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landscape

C and I survived the move to Riverside, as did our cat Macavity. Now we're starting to get settled in.

During the trip up I became conscious of an impression that had begun to form during several previous visits. To start with, San Diego is fairly up and down; we lived on a moderate high terrain feature cut into by canyons in many places. To its north is Mission Valley, a very wide river valley that occasionally floods. But many of the city's older areas are elevated.

Riverside is almost exactly the converse. We've travelled around several parts of it, and I have yet to see anything like a canyon. It has a river (hence the name), but I haven't seen any sign of its geological impact comparable to Mission Valley. What we have instead is mountains, or perhaps high hills; look in almost any direction and there's something elevated above the plain.

Driving up from San Diego on Thursday, I became aware that it made me think of the Fellowship of the Ring travelling past the Misty Mountains. There were multiple peaks out to the east that suggested the ones Frodo & Co. had looming over them. (Of course we were going north, which would make Riverside equivalent to Rivendell and San Diego to Isengard!) In the mornings, they're often shrouded in fog or mist, and at times this happens during the day as well.

The other thing that strikes me about the landscape is how green everything is! San Diego is largely coastal, and its climate is roughly Mediterranean scrub to semi-desert, and Riverside is inland and much more a true desert, about 10°F hotter and notably drier. But San Diego has chronic water shortages, with little to spare for irrigation, and yards are increasing going to drought-tolerant vegetation or rock and gravel. Riverside doesn't look as if anyone has heard of drought! There are green trees everywhere, and lawns, and last night when I went out on an errand I realized that sprinklers were running on the grass alongside our street, and water was flowing down the gutter, things that San Diego systematically discourages. I don't think this can reflect the natural rainfall; it all has to be imported water. I can only suppose that the low population makes the import of water affordable in a way that it no longer is for San Diego, a much larger city and county.

Fitting in with this, we noticed that stores, especially in the shopping malls, are utterly huge compared to those in San Diego. The customer population is somewhat smaller, about 70% as many in the county as a whole, so I don't think this can reflect higher demand and sales; I think it must be that land to build on is less costly, enough so that building large isn't prohibitively costly. This fits with the scarcity of large buildings even in the downtown area. Oddly, not far from where we live there are some multistory blocks of apartments that approach true urban density; I think they largely house the UC Riverside studentry. The city seems to have more industry than I expected—north and west of us is what looks like a healthy industrial district—but I think the university is one of its biggest industries.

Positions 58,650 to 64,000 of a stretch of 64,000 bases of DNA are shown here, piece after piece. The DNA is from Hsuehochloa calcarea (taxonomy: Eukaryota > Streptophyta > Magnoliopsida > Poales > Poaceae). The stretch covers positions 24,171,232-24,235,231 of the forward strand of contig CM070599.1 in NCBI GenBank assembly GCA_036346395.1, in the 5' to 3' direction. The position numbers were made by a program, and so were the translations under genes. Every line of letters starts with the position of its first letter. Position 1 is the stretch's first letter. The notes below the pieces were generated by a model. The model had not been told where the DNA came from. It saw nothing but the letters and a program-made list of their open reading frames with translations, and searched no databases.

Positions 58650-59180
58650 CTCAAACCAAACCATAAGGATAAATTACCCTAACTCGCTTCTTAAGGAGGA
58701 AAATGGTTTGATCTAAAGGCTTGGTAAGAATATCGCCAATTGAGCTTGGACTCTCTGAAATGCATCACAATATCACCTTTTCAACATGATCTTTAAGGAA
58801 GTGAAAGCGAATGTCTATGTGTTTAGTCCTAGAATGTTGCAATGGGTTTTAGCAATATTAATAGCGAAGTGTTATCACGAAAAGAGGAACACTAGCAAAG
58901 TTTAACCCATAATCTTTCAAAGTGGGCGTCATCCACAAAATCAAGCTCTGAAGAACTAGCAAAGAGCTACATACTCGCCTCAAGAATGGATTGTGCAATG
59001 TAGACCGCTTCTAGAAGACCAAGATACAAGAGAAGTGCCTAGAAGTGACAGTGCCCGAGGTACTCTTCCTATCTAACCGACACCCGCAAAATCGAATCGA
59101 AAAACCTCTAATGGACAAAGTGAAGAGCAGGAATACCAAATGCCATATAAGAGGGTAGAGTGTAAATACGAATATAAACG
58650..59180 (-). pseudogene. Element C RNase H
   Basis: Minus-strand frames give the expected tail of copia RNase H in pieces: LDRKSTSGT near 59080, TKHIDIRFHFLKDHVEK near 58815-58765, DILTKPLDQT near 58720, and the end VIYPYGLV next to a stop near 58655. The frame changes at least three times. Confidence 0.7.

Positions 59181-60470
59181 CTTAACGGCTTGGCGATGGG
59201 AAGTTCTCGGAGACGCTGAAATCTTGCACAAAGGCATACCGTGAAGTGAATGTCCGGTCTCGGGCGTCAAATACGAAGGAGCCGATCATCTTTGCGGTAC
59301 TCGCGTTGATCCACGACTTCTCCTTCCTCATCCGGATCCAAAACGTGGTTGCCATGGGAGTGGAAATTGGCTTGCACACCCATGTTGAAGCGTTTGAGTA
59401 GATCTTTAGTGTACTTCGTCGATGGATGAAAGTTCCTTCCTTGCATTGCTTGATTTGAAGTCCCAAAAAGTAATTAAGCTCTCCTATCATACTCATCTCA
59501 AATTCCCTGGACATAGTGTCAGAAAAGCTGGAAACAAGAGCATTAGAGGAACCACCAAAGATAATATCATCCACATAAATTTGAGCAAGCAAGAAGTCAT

whimsy

Some time ago—actually about at the time of our last move—C and I got into a discussion of the original Star Trek crew, in the course of which we matched them up with dog breeds. I'm going to record that here, so that I can throw that particular sheet of paper into the trash:

Kirk: German shepherd
McCoy: bulldog
Spock: cat
Scott: Scottie
Sulu: akita
Chekhov: Pomeranian
Uhura: gazelle hound

published again!

Today Steve Jackson Games released the latest of my books for them: GURPS Adaptations. This is a guide to turning published works—novels, epics, movies, television shows, graphic novels, or even rpgs—into GURPS campaigns. Steve Jackson Games paid it the huge compliment of issuing it on the thirtieth anniversary of the publication of GURPS, saying that this kind of adaptation is one of the core missions of GURPS. I'm honored that they accepted my proposal for a full-length book on how to do this.

I felt that I needed examples of adaptation of published works, and I thought it would be better to have the same few works recur all through than to pick examples at random from all of past literature. Everything I used as an example needed to be out of copyright, so I picked works from before the twentieth century: the Odyssey, Water Margin, Pride and Prejudice, Twenty Thousand Leagues under the Sea, Dracula, and The Wonderful Wizard of Oz (the novel, not the film!). This was the result of some debate: The other two works I decided against were Le Morte d'Arthur and The Three Musketeers, both of which would have been very suitable choices as well.

A lot of what I was doing was taking basic concepts from literary criticism and showing, first, how to apply them to a source in identifying its essential elements, and second, how to present those elements in a campaign. Many of these elements got fairly brief discussions, but I also went into some things at length. I had full character writeups for Odysseus, Hu Sanniang ("Ten Feet of Blue"), Elizabeth Bennet, and Nick Chopper (the Tin Woodman); and I had detailed game stats for Mr. Darcy's mansion, the Emerald City, Hu Sanniang's two five-foot swords (from which she took her epithet), the kalidahs, and the Nautilus. I had a lot of fun doing all this, and I hope other people have as much fun reading it—and find it helpful in running their own campaigns in borrowed worlds.